A surcharge of one per cent applies on taxable income in certain circumstances where taxpayers do not have private hospital cover. However, a married person is not required to pay the surcharge where the total of their taxable income and reportable fringe benefits does not exceed the individual low income threshold amount. The threshold for the Medicare levy surcharge is proposed to be increased from $13,807 to $14,539. So far as child-housekeeper rebate or housekeeper rebate amendments are concerned, taxpayers are generally denied a child-housekeeper rebate or a housekeeper rebate due to the introduction of the family tax benefit. However, some persons are still entitled to this rebate and in these circumstances a family income threshold can be used when determining their Medicare levy liability.

The opposition has no objection to those amendments; indeed, we support them. These have been done essentially on an annual basis to ensure that low income members of our community are not adversely impacted upon by increases in the CPI, and the threshold and levy arrangements reflect that.

This bill goes to the heart of Medicare and goes to the heart of an important component of Medicare and, as a consequence, at the conclusion of my remarks I will formally move a second reading amendment, which my colleague will second. To draw the attention of the House to that second reading amendment, the second reading amendment is in the following terms:

That all words after “That” be omitted with a view to substituting the following words:

“the House, recognising that the provisions of this equitable measure will appropriately exempt some individuals, couples and sole parents from the levy and surcharge in line with movements in the consumer price index, supports the bill but:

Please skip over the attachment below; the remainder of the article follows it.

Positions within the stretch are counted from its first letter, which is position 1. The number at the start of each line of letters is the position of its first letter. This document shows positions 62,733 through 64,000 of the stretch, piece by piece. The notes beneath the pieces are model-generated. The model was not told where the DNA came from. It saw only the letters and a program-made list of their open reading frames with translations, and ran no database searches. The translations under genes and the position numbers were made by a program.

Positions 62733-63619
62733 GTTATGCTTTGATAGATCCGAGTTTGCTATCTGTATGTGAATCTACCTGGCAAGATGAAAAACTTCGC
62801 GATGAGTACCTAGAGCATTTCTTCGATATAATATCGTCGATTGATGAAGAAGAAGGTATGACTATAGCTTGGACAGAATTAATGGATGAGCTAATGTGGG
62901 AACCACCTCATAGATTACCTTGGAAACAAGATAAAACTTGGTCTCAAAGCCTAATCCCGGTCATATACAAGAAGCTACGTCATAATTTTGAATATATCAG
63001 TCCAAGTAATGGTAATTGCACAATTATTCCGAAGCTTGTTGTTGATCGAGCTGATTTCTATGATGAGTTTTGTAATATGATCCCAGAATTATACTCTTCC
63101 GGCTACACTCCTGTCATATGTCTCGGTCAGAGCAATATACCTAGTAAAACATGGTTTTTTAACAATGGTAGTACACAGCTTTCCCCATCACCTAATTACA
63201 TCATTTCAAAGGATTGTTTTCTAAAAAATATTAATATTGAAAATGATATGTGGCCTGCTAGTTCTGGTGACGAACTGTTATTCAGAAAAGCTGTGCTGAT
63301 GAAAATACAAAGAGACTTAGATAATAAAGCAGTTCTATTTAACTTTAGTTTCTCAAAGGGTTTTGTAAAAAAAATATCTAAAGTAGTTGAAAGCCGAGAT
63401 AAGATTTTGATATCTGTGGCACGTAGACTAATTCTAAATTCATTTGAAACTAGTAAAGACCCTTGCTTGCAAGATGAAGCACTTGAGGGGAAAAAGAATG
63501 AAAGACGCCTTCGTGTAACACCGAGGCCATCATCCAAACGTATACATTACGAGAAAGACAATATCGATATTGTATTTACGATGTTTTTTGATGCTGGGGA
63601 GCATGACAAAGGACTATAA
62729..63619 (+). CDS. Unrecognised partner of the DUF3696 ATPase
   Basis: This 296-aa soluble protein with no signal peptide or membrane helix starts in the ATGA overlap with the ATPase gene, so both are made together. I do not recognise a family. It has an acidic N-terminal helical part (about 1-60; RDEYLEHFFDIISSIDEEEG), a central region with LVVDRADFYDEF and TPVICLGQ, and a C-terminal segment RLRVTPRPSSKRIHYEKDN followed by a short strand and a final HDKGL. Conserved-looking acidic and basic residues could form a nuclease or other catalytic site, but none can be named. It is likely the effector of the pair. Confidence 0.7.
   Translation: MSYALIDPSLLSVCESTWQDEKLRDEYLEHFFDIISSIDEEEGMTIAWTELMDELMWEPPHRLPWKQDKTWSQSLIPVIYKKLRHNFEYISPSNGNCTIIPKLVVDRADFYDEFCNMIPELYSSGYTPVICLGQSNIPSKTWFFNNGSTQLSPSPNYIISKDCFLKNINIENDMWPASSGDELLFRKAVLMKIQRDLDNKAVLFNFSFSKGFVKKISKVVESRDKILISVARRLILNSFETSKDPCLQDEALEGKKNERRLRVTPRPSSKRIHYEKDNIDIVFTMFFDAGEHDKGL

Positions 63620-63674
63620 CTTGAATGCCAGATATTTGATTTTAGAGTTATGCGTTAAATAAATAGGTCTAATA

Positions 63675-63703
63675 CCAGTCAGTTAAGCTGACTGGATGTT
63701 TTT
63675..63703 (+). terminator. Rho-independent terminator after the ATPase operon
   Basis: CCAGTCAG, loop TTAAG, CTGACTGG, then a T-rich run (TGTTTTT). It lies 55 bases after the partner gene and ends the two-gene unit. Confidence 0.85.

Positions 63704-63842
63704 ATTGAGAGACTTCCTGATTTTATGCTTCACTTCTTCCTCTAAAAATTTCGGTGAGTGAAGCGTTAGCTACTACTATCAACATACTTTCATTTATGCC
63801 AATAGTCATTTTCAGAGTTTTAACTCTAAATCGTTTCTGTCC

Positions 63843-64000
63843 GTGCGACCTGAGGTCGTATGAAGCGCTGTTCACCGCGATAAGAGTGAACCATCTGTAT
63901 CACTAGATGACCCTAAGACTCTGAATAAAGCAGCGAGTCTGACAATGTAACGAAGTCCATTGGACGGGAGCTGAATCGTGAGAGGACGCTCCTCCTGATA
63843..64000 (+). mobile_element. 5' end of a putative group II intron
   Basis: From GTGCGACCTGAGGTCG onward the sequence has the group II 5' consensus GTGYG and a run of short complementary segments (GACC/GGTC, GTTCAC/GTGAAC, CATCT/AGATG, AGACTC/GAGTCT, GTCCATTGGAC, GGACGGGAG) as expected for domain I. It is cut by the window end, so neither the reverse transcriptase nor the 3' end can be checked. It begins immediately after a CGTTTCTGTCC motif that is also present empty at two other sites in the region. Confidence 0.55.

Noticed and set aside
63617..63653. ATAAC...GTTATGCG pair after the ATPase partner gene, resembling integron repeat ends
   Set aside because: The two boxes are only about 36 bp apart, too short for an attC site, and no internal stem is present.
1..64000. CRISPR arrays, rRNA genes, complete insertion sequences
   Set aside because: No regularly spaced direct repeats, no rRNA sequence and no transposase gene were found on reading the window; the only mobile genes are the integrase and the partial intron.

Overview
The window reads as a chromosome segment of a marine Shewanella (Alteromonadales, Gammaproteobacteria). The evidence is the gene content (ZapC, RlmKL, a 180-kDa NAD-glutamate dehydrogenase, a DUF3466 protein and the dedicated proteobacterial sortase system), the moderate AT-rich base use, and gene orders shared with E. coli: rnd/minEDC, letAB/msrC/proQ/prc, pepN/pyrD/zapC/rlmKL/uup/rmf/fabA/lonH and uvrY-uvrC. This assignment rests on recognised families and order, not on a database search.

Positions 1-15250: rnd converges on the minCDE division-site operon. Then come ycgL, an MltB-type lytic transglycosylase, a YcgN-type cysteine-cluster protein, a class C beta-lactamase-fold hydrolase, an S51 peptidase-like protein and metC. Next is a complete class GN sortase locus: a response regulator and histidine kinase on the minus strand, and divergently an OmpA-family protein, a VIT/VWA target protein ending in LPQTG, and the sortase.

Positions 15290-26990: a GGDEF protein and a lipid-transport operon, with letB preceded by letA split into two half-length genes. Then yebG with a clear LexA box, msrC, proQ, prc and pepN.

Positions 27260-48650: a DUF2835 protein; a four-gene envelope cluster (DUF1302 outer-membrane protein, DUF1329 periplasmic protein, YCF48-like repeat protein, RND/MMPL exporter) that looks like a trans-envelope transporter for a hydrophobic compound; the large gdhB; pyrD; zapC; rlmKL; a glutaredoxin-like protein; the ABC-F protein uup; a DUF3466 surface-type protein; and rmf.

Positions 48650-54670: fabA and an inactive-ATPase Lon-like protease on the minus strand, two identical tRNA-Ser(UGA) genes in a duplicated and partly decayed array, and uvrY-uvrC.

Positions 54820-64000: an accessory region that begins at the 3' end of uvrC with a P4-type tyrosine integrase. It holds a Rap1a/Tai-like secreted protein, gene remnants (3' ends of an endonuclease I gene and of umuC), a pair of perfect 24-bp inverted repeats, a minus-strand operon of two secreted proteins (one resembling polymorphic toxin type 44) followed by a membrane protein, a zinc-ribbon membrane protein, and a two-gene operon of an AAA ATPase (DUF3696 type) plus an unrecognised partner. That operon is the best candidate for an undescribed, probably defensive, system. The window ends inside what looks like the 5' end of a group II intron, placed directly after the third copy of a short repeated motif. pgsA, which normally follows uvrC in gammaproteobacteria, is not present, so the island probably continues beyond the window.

(1) notes that the Government's overall approach to Medicare has seen the regrettable position where General Practitioner bulk billing usage has declined to only 74%;

(2) notes that the average extra cost to a patient for a non bulk billing GP visit is now $12;

(3) notes that those who can afford private health insurance have been subject recently to substantial increases in premiums, on average $150 extra per year;

(4) notes that pensioners and concession card holders and those families under financial pressures will suffer further as a result of the Government's latest budget measures, in particular the proposed 30% increase in payments for essential medicines; and

(5) calls on the Government to recognise the Australian community's belief in and support of bulk billing and Medicare and to accept that the Government must match that community commitment in its health policies”.

In some important respects there is an irony in the bill before us. The essential irony is this: the bill seeks to implement increases in threshold and levy measures equitably so far as low income persons are concerned, and that is supported. But it is against a backdrop of a range of measures which the government has effected or is proposing to introduce which place enormous financial pressure on the one hand on pensioners and concession cardholders and on the other hand on families under financial pressure. Bulk-billing goes to the heart of Medicare as a universal health care system, and visits to general practitioners go to the heart of primary care for beneficial health outcomes for Australians, and they go to the application of preventive measures so that Australians will not fall even further into our health system. Bulk-billing is an essential part of Medicare.